A Massachusetts man already accused of orchestrating a multi-million dollar Ponzi scheme with his wife faced new charges of loan-sharking after he was arrested at a gas station with thousands of dollars stuffed in his pockets after he allegedly sought to collect a 40% return on an investment previously made by his company. Steven Palladino, 57, was arraigned on a single count of usury after prosecutors alleged he contacted a woman demanding the repayment of a loan he previously made through his business that featured an interest rate wice the maximum allowed under Massachusetts law. As Palladino was already out on bail on more than one dozen charges, Judge Michael Cayne granted a request by prosecutors to impose an additional $25,000 cash bail.
According to authorities, Palladino and his wife, Lori, owned and operated Viking Financial Group ("Viking") along with their 28-year old son. Potential investors were told that Viking profited by making loans that carried exorbitant interest rates. However, Viking made very few loans, and of these loans, many were made in violation of a state statute prohibiting loan interest rates exceeding 20%. Indeed, three of the loans extended in 2007 and 2008 carried interest rates exceeding 60% - resulting in three charges of usury.
The Palladinos attempted to evade suspicion by falsifying company books and records to make it appear as if Viking was making legitimate loans. However, in reality, investor funds were used primarily to sustain a life of luxury for the couple that included Bahamas trips, rent for Steven Palladino's mistress, and hundreds of thousands of dollars in gambling losses. Additionally, nearly $400,000 in investor funds were used to satisfy a condition of Steven Palladino's probation stemming from a 2007 conviction for, ironically enough, defrauding an elderly relative.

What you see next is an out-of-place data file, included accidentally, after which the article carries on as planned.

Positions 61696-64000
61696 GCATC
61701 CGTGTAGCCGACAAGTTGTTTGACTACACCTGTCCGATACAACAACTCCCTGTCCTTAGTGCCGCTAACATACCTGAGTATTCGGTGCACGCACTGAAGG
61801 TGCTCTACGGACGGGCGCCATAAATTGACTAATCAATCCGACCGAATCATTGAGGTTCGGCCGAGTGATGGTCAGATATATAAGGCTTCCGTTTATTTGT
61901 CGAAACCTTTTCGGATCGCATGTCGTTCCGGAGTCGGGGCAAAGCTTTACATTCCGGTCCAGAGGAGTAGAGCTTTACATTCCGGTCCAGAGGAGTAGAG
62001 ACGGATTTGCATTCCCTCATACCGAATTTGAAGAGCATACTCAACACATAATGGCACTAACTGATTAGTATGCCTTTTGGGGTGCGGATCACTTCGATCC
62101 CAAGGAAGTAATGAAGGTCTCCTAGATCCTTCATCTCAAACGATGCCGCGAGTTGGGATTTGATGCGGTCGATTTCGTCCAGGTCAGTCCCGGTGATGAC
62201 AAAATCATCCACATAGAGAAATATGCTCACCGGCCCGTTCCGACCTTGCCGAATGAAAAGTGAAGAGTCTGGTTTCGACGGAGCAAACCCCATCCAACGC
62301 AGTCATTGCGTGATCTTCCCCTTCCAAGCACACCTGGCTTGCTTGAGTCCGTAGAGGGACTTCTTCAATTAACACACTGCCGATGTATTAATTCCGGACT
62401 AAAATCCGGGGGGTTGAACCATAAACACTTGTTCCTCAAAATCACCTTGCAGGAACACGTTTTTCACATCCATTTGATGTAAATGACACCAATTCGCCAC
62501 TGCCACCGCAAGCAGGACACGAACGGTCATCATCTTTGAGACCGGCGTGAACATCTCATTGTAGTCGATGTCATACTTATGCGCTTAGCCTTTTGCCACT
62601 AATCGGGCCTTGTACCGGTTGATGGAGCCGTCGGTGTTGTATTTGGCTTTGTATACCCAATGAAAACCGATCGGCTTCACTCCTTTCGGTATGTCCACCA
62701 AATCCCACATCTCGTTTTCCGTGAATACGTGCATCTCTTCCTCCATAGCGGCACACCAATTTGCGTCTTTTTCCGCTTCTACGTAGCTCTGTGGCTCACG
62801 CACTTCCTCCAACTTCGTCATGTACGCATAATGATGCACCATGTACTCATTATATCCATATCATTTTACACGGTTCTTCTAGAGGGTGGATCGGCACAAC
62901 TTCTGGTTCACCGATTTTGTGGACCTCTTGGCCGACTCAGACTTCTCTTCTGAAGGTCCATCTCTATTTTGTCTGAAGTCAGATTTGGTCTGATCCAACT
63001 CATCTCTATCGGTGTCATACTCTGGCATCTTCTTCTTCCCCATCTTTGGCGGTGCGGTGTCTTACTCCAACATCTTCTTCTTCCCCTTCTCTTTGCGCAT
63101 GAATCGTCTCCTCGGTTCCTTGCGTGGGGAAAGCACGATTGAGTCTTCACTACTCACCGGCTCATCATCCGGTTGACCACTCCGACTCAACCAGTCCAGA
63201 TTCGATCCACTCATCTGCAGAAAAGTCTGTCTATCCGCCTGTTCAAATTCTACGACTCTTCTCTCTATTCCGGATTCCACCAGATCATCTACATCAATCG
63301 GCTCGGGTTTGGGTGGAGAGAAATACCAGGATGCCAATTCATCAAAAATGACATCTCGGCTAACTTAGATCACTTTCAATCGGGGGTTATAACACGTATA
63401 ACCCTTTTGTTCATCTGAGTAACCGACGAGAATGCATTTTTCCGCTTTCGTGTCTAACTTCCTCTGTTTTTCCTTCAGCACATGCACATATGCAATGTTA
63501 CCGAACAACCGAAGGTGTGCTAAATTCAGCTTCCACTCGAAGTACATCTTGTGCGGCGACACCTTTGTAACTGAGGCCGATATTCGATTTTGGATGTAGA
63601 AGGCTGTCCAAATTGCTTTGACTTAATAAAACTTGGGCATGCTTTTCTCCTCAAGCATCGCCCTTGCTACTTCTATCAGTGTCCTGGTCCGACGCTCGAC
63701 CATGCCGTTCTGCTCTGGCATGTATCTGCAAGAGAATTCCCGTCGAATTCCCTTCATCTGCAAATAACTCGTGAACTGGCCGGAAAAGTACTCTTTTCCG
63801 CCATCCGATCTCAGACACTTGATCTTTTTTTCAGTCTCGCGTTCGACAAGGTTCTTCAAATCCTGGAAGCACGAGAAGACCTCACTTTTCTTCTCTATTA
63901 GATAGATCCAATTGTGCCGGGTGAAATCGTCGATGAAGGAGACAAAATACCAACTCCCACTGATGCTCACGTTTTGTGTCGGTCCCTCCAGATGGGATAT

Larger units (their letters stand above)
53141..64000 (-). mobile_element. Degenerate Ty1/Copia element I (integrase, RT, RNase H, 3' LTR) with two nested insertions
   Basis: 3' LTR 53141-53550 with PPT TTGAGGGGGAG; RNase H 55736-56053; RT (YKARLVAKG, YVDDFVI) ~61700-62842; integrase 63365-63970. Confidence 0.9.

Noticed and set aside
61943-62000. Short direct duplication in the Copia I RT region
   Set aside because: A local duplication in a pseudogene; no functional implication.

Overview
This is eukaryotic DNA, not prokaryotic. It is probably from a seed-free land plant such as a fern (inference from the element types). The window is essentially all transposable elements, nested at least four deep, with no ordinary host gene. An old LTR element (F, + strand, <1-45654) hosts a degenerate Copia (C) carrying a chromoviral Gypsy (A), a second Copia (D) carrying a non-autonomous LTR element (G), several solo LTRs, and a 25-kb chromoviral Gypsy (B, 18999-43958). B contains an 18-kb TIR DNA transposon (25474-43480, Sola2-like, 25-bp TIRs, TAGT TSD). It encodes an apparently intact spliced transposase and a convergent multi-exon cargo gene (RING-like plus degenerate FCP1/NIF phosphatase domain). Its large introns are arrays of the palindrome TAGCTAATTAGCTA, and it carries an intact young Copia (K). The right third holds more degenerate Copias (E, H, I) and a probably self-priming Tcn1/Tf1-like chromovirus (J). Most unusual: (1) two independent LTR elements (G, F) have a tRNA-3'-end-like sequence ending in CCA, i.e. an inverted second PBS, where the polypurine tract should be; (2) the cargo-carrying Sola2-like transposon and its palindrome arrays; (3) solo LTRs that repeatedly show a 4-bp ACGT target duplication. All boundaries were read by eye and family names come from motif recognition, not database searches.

Palladino and his wife were indicted in March on numerous charges including four counts of larceny over $250, three counts of making false entries in corporate books, and three counts of usury, commonly referred to as loan sharking. Due to his lengthy criminal record that featured more than 24 prior larceny convictions, Steven Palladino was charged as a 'common and notorious thief'.
The new charges allege that, even after his arrest in March, Palladino had been recently contacting a Massachusetts woman to seek a $30,000 payment for a $25,000 loan she received from Viking back in March. While Massachusetts law prohibits the making of any loan carrying more than a 20% annual interest rate, the payment demanded by Palladino would have equated to a 40% annual return - double the rate allowed under law. Palladino was subsequently apprehended at a local gas station with nearly $5,000 in cash in his pockets and driving a $100,000+ Mercedes.
Palladino is also expected to face charges for allegedly transferring the title of several vehicles he owned solely or jointly with his wife to that of his wife's name alone.